Germany’s—and the West’s—Insufficient Reckoning With the Herero Genocide

Germany’s—and the West’s—Insufficient Reckoning With the Herero Genocide
Herero women sit in a mile-long queue of voters in Katutura, Namibia, Nov. 7, 1989 (AP photo by Billy Paddock).

A decade ago, while researching a book about Chinese migration to Africa, I made an extended stay in Namibia, then one of a small number of African countries I had never visited in a lifetime of writing about the continent.

To get to know the place as well as I could, I rented a car and drove with my brother, James, throughout much of the country, a land more than twice the size of Germany. The reference here is appropriate, because it was Germany, a relative latecomer to European imperialism in Africa, that colonized Namibia toward the close of the 19th century.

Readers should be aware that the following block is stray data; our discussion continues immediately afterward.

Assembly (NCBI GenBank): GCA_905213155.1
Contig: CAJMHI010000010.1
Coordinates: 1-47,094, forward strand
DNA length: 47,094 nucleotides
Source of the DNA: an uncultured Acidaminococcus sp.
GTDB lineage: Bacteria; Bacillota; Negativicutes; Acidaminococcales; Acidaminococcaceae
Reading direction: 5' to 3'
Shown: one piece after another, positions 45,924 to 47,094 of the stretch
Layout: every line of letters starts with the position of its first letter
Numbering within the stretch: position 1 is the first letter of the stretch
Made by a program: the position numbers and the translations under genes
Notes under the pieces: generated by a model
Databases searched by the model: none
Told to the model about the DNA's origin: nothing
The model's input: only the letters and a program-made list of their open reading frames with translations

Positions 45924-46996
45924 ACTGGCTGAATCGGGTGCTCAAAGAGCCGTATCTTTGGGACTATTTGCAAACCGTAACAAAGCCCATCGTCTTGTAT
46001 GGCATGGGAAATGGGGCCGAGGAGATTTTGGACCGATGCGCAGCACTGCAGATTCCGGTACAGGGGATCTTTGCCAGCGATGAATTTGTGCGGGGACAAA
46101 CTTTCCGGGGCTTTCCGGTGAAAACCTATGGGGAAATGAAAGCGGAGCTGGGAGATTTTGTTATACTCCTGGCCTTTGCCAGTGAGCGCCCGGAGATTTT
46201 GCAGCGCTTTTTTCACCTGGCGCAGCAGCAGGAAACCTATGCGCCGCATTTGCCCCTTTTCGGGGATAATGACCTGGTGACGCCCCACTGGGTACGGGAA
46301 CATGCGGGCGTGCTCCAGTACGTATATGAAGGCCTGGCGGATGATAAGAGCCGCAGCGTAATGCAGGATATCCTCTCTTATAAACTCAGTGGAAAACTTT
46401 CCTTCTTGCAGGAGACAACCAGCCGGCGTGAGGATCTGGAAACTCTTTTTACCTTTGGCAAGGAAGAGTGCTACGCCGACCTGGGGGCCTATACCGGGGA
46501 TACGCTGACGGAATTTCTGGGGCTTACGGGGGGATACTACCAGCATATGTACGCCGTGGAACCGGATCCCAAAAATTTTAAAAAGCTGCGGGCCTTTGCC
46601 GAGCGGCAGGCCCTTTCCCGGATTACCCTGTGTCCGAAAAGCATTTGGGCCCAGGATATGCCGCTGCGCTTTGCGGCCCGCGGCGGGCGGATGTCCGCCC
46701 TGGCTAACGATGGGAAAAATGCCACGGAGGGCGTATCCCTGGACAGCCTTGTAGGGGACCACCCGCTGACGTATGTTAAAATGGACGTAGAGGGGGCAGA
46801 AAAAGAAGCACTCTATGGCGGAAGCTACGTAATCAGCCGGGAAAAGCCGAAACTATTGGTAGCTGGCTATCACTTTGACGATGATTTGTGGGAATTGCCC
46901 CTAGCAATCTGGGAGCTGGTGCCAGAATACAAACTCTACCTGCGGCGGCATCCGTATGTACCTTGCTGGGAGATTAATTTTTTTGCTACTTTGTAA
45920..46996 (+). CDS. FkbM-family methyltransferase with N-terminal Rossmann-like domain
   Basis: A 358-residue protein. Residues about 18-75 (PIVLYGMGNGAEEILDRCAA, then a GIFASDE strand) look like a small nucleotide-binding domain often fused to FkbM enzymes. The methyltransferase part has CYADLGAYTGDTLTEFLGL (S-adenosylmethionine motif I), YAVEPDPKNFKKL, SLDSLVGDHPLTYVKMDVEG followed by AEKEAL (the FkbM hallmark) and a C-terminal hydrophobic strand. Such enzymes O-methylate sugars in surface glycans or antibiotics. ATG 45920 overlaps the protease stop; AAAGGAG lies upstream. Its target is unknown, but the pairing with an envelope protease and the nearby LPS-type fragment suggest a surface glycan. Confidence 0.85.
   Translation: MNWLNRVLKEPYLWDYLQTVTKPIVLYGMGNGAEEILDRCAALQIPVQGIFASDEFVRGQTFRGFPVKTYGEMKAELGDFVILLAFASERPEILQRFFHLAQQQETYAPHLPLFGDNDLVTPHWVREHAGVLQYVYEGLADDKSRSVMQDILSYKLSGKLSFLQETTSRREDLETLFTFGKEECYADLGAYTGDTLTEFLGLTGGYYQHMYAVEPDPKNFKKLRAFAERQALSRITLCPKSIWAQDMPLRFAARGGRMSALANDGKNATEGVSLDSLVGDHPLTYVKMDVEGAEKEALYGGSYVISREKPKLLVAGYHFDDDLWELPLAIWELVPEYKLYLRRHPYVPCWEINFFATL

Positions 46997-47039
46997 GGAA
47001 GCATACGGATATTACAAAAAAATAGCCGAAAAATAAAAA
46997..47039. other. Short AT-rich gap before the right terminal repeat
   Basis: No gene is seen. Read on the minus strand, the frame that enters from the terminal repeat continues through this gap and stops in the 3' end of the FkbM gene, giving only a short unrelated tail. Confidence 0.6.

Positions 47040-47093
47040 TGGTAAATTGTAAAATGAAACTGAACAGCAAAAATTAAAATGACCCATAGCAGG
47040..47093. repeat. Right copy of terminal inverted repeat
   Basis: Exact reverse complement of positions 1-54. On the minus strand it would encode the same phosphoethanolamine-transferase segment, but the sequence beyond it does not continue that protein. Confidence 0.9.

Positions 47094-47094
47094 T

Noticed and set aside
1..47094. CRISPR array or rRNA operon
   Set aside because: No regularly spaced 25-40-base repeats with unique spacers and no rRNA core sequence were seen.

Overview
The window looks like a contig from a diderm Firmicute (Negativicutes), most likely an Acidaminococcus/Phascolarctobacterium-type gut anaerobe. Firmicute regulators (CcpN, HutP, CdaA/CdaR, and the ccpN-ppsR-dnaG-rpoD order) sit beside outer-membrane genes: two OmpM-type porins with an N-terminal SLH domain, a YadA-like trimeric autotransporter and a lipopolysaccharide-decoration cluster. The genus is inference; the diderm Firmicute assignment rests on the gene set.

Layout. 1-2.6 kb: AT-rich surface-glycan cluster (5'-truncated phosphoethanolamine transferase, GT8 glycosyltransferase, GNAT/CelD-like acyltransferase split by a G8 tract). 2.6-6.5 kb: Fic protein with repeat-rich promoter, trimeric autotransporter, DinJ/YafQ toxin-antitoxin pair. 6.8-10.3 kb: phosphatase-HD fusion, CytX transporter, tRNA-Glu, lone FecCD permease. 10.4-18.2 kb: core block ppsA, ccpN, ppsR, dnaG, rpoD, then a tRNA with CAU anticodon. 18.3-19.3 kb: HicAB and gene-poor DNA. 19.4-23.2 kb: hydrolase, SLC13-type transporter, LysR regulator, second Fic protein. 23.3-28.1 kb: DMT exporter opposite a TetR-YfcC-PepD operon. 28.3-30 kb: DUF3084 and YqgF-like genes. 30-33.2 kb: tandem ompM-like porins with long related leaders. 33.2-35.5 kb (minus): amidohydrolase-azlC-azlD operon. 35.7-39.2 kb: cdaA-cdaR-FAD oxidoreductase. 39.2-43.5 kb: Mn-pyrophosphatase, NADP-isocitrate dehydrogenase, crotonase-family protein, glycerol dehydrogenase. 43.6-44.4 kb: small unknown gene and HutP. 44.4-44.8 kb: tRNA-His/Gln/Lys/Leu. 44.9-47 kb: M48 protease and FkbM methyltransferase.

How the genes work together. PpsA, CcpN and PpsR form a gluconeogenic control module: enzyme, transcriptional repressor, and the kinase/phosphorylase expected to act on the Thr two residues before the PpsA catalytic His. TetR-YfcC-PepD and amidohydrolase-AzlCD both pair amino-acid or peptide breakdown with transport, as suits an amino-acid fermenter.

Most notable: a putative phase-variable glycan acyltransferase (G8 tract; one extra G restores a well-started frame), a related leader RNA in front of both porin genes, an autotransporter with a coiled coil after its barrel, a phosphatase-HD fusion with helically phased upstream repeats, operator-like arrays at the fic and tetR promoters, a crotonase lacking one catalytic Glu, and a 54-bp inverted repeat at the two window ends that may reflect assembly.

One route took us far to the north, all the way to the border with Angola, but it was two other trajectories—first west and then east of the capital, Windhoek—that connected us with the terrible but little-discussed history of this country, once known as Southwest Africa, as the site of the first genocide of the 20th century.

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